In the United States, it has been calculated that the first year will cost you between $600 – $700, and then about $50 a year after that (the cost of batteries and electrode pads). The cost are roughly equivalent here in the UK and Europe. An antidepressant prescription may often costs much more over the course of a year – and that doesn’t include the time spent on visits to the doctor and pharmacy.
Evidence for CES Devices in Treating Depression and Anxiety
Clinical trials have been run with CES devices for decades, despite the devices already being on the market – this is in stark contrast to drug research which is almost always done before a drug comes to market, and rarely (if ever) continued afterwards.
In 2014, a 115-subject, randomised double-blind, placebo-controlled study was published in the Journal of Affective Disorders that proved CES is effective for the treatment of anxiety and depression. None of the subjects who received treatment experienced any adverse events.
In 2015, a pilot study conducted at Mount Sinai Beth Israel Hospital was published in the Journal of Nervous and Mental Disease, which demonstrated the effectiveness of CES in treating bipolar II depression patients without causing side effects or hypomania. This pilot, strong enough to be published but not large enough to be definitive, is extremely good news to bipolar patients, because SSRI medication has been proven to cause hypomania.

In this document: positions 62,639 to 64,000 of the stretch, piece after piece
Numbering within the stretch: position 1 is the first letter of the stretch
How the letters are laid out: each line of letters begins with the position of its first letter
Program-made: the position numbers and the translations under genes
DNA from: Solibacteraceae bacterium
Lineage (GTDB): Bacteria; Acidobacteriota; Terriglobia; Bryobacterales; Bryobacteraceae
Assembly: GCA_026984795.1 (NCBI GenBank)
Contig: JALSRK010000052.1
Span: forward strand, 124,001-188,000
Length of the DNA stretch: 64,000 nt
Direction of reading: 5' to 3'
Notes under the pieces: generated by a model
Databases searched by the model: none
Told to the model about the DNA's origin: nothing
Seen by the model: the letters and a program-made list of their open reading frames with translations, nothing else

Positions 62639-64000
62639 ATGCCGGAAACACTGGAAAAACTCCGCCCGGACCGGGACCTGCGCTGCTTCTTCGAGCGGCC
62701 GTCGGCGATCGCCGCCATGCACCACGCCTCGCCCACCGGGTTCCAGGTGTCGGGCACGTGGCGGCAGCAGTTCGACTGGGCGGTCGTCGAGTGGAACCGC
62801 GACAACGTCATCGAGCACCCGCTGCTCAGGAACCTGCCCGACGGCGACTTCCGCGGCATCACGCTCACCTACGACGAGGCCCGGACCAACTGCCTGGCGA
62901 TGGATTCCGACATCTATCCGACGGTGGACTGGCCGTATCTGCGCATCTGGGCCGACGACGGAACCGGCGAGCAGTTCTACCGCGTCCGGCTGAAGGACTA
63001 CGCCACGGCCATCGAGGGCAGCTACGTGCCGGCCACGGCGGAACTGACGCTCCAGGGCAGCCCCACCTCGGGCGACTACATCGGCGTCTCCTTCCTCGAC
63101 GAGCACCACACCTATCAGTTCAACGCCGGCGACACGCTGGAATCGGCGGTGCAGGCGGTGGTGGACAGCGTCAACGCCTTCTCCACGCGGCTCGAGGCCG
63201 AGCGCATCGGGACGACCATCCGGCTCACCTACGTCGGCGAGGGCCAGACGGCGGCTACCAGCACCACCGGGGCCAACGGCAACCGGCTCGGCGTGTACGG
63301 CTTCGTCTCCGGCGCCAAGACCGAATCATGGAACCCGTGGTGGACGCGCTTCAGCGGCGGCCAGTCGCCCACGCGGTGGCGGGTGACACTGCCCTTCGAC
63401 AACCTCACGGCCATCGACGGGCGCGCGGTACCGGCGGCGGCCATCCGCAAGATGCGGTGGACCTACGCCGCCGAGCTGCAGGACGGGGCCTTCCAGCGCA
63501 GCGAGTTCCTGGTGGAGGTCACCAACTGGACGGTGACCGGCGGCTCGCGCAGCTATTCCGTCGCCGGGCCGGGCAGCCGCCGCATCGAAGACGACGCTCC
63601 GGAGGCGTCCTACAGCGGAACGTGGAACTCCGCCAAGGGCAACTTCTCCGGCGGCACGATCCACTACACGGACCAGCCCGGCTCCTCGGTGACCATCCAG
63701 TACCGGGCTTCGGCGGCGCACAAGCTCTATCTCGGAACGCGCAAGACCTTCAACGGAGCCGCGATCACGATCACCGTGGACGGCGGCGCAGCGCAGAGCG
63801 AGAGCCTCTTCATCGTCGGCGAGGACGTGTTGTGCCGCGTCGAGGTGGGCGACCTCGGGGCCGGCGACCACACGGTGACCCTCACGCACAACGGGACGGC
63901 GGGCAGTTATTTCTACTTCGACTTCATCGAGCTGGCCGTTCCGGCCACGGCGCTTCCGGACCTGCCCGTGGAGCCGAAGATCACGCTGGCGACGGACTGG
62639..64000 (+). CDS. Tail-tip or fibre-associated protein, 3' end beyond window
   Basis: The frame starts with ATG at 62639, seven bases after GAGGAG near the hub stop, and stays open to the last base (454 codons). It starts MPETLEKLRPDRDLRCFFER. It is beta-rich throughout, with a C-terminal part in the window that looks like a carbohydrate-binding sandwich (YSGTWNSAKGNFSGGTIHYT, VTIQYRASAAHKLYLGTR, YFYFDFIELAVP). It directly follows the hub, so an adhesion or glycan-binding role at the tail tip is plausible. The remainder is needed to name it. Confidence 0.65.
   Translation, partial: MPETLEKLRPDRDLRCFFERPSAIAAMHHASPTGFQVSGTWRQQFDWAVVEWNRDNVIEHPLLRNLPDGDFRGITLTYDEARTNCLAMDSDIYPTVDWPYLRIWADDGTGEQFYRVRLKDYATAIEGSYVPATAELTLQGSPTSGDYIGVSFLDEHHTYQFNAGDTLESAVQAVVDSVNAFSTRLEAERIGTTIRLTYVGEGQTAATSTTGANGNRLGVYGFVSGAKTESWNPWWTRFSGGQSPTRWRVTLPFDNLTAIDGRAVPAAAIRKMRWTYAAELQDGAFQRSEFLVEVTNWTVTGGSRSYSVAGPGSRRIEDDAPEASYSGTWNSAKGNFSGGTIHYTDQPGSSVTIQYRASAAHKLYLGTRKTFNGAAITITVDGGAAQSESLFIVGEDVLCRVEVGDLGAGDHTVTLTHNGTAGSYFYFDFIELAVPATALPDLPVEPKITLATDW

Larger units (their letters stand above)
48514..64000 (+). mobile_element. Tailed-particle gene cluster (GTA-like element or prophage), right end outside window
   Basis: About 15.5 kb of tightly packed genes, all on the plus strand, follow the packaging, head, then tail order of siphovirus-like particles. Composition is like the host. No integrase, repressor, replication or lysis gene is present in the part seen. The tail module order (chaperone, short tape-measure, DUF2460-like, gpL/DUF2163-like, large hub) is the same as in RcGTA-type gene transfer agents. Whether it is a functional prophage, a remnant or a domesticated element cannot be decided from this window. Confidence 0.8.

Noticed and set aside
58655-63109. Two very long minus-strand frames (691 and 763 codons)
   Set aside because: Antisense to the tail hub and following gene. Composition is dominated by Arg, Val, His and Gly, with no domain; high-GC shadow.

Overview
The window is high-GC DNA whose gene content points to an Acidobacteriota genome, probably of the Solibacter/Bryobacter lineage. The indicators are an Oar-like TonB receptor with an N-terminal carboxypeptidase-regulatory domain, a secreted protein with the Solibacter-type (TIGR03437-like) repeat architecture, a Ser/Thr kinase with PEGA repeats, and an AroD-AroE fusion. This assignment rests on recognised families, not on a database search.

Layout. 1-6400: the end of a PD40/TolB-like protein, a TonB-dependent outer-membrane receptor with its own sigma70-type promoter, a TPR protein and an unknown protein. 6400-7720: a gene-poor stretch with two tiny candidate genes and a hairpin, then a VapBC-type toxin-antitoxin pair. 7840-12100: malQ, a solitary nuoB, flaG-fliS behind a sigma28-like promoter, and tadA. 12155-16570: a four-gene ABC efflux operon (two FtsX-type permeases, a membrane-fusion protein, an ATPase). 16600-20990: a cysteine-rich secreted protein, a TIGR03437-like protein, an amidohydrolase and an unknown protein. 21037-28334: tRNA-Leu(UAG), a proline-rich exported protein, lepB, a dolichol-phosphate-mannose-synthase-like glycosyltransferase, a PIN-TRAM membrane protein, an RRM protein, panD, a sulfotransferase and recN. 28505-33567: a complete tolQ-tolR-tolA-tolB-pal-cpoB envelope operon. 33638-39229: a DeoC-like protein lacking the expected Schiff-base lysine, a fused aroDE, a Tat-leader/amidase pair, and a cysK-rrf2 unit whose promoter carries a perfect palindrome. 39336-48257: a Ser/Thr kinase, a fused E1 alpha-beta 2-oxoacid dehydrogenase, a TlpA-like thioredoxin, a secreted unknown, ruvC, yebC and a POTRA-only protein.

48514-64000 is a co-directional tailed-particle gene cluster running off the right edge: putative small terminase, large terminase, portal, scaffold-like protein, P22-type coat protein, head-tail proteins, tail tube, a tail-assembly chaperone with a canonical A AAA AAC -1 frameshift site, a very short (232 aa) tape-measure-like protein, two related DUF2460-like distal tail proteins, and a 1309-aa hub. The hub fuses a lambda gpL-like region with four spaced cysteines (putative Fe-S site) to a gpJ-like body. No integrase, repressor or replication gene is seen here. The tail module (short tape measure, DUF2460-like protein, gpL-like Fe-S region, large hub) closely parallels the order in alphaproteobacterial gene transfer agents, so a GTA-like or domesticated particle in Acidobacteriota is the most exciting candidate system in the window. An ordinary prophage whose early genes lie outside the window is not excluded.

The following quote from the pilot study preface sums up why doctors and patients treating bipolar are so keen to find alternatives to medication:
“Current pharmacological treatments for bipolar depression include the second-generation anti-psychotics, quetiapine and lurasidone, and a combination of olanzapine and the anti-depressant fluoxetine. Modestly effective, these drugs cause severe weight gain and metabolic syndrome. Other methods of treatment include anticonvulsant medications such as lamotrigine, valproic acid, and lithium, which are also marginally effective, though they have possible side effects of increased suicidal thoughts. Antidepressants in bipolar depression can only be used with extreme caution because of the significant risk of mania and cycle acceleration. Hence, finding an effective treatment for bipolar depression would greatly improve the lives of many who suffer from bipolar disorder.”
Today, doctors who consider these studies in combination with the clinical validity achieved by CES devices treating over 25,000 patients must engage in the following calculus: if there’s evidence of effectiveness and it doesn’t cause serious side effects, why shouldn’t it be used?
To find out more about the Oasis Pro and the Alpha-Stim CES devices discussed, both of which are available in the UK and Europe, please see here.
This first appeared in the online health journal EmaxHealth, on 21st November 2017. The author is Kelly Roman. It has been updated and revised for editorial and cultural style and is re-produced here under CC Licence.